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I am wondering how to tell NHibernate to resolve dependencies on my POCO domain objects.

I figured out that methods like CalculateOrderTax should be in the Domain object because they encode domain specific business rules. But once I have two of those I am violating SRP.

It would be no problem to extract those methods to Strategy classes, but I wonder how to make NHibernate load those.

It doesn't seem like a good solution to loop through a list of objects in the repository to do get/set based Dependecy injection before handing the object off to the higher layers.

I am also using Castle Windsor for my Depency injection right now.

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3 Answers 3

up vote 8 down vote accepted

I've been using interceptors for similar tasks:

An interceptor that modifies loaded entities:

public class MyInterceptor : EmptyInterceptor
{
    public override bool OnLoad(object entity, object id, object[] state, string[] propertyNames, IType[] types)
    {
        return InjectDependencies(entity as MyEntity);
    }
}

Associate it with a session:

nhSessionFactory.OpenSession(myInterceptor);

I've also read somewhere that there would be better support for custom constructor injection in the upcoming 2.1 release but I can't seem to find the reference right now.

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Fabio (current lead programmer) explains the new constructor injection here: fabiomaulo.blogspot.com/2008/11/… –  Mauricio Scheffer Dec 7 '08 at 4:35
    
This is what I'm about to do, also. Can you justify using the OnLoad event instead of the Instantiate? –  Bruno Lopes Dec 26 '08 at 20:49
    
It seems Instantiate is a way to make your own factory (which could be quite nice if you want to use constructor injection). I just needed inject a service into an overridable base class. –  Cristian Libardo Dec 27 '08 at 12:06

As no-one seems to be able to answer your question at the moment I thought I'd suggest restructuring your code to remove the need for the Order to calculate it's own tax.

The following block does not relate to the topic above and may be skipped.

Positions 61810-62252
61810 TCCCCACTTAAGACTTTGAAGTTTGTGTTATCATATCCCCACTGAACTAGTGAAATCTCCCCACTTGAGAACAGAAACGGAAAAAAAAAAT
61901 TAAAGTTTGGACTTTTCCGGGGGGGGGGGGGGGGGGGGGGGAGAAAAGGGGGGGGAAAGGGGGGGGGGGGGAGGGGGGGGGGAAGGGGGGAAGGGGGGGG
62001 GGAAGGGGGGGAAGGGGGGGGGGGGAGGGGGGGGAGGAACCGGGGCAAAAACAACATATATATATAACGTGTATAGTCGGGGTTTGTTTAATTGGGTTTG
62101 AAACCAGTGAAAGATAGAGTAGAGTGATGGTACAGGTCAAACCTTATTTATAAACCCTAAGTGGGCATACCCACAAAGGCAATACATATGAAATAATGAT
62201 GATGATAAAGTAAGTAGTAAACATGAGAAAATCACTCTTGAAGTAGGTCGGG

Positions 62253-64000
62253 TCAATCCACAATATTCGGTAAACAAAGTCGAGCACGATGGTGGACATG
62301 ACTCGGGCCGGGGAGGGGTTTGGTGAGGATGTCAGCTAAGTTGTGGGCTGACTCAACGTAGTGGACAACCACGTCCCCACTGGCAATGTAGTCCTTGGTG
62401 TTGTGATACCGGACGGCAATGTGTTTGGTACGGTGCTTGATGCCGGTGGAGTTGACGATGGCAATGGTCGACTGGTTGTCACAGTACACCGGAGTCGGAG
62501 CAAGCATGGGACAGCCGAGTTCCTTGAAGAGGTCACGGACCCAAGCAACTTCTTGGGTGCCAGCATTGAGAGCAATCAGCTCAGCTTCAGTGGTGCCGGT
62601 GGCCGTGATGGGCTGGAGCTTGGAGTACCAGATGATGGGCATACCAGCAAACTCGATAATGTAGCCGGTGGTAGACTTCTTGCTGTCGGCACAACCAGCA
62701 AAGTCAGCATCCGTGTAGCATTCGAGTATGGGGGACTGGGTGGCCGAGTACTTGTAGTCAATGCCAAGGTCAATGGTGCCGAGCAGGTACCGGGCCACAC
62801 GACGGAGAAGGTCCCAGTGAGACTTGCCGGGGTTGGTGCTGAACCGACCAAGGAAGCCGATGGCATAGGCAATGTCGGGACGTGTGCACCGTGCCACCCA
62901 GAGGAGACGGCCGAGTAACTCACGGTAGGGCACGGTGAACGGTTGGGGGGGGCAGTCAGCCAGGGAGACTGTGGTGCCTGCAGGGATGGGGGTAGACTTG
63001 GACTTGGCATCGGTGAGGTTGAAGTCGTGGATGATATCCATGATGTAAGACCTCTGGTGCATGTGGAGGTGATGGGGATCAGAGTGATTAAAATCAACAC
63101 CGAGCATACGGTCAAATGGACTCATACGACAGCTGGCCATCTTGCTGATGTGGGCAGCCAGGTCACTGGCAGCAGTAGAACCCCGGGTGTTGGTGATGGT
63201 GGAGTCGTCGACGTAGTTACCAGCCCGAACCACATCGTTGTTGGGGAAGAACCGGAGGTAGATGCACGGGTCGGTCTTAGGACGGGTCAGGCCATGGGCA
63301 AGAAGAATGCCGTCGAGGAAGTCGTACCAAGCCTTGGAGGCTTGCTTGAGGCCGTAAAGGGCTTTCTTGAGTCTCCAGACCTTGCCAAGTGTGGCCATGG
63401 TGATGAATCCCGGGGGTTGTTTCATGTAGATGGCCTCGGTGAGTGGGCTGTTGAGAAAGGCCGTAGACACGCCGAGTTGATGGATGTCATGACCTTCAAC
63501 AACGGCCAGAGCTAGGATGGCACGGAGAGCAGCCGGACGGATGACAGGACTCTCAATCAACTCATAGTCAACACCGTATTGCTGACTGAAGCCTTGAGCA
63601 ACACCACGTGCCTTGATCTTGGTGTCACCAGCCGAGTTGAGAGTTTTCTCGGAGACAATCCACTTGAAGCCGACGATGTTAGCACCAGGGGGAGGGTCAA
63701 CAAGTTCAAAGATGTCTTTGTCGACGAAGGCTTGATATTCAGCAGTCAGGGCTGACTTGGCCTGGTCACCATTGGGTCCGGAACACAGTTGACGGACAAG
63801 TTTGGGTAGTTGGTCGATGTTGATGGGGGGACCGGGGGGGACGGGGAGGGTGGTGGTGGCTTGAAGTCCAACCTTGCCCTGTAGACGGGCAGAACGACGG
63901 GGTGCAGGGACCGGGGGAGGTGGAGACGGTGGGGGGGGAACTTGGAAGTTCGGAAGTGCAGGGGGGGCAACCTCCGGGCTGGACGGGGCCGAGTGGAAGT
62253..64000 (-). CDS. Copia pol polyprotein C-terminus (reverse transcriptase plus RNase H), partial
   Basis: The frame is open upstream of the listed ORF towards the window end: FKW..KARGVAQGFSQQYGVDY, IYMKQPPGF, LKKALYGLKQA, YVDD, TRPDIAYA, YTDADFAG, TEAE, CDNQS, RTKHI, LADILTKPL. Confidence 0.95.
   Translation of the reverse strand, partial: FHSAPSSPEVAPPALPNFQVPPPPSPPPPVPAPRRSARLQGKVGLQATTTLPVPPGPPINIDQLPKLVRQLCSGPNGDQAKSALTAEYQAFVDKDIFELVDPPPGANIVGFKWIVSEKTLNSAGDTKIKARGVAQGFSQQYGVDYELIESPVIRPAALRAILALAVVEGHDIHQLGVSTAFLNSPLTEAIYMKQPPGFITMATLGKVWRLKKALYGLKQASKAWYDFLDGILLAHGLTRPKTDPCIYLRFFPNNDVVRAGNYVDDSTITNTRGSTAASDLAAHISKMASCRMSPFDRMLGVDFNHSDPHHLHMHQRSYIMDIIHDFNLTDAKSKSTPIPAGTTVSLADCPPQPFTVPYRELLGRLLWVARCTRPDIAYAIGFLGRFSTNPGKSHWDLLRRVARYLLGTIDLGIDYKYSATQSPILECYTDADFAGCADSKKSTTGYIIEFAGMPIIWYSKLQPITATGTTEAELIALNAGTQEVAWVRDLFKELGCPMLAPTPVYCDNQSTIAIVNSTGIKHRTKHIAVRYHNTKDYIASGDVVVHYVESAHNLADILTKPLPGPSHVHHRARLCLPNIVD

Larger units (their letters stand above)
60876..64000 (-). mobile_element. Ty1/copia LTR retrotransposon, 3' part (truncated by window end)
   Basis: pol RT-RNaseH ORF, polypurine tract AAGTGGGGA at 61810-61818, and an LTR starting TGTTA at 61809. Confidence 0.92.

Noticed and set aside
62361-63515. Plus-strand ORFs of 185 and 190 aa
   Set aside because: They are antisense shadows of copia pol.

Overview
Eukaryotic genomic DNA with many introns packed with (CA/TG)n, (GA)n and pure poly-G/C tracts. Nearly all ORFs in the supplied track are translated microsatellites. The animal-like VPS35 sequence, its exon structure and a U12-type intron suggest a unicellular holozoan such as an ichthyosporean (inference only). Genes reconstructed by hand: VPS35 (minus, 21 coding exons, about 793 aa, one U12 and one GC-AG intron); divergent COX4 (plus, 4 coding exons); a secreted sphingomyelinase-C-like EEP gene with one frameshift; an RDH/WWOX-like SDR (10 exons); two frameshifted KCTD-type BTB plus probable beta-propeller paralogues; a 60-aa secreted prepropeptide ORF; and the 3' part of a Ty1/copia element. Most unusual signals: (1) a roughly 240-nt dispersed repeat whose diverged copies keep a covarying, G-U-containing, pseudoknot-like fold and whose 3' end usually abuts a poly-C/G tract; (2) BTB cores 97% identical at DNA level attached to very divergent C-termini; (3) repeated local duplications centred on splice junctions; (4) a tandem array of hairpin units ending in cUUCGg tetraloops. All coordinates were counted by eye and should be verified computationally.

You could delegate it to a OrderTaxService which takes an Order object and returns an OrderValue object or something along those lines.

This will keep the logic in your domain but remove the need to attach it to your Order objects.

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That's how I do it right now. I pass the order around all the time and let external classes calculate stuff. It just feels wrong because my objects are a) mutable and b) I need to carry around those Services all the time because if I don't want to new them up from business logic code. –  Tigraine Dec 4 '08 at 15:08
    
It gets trickier when there are multiple strategies for one thing. Like Orders with normalTaxrate get calculated differently than others. I then have to let the Services decide how to calculate taxes for a given domain object. .. –  Tigraine Dec 4 '08 at 15:09

I agree with Garry that you should remove service dependencies from your domain objects as much as possible. Sometimes it makes sense, such as encryption/decryption. In that case you can hide it in the infrastructure using interception or IUserType. I think the latter is favorable when you can use it. This article shows in detail how to do it. I am doing this and it works quite fine.

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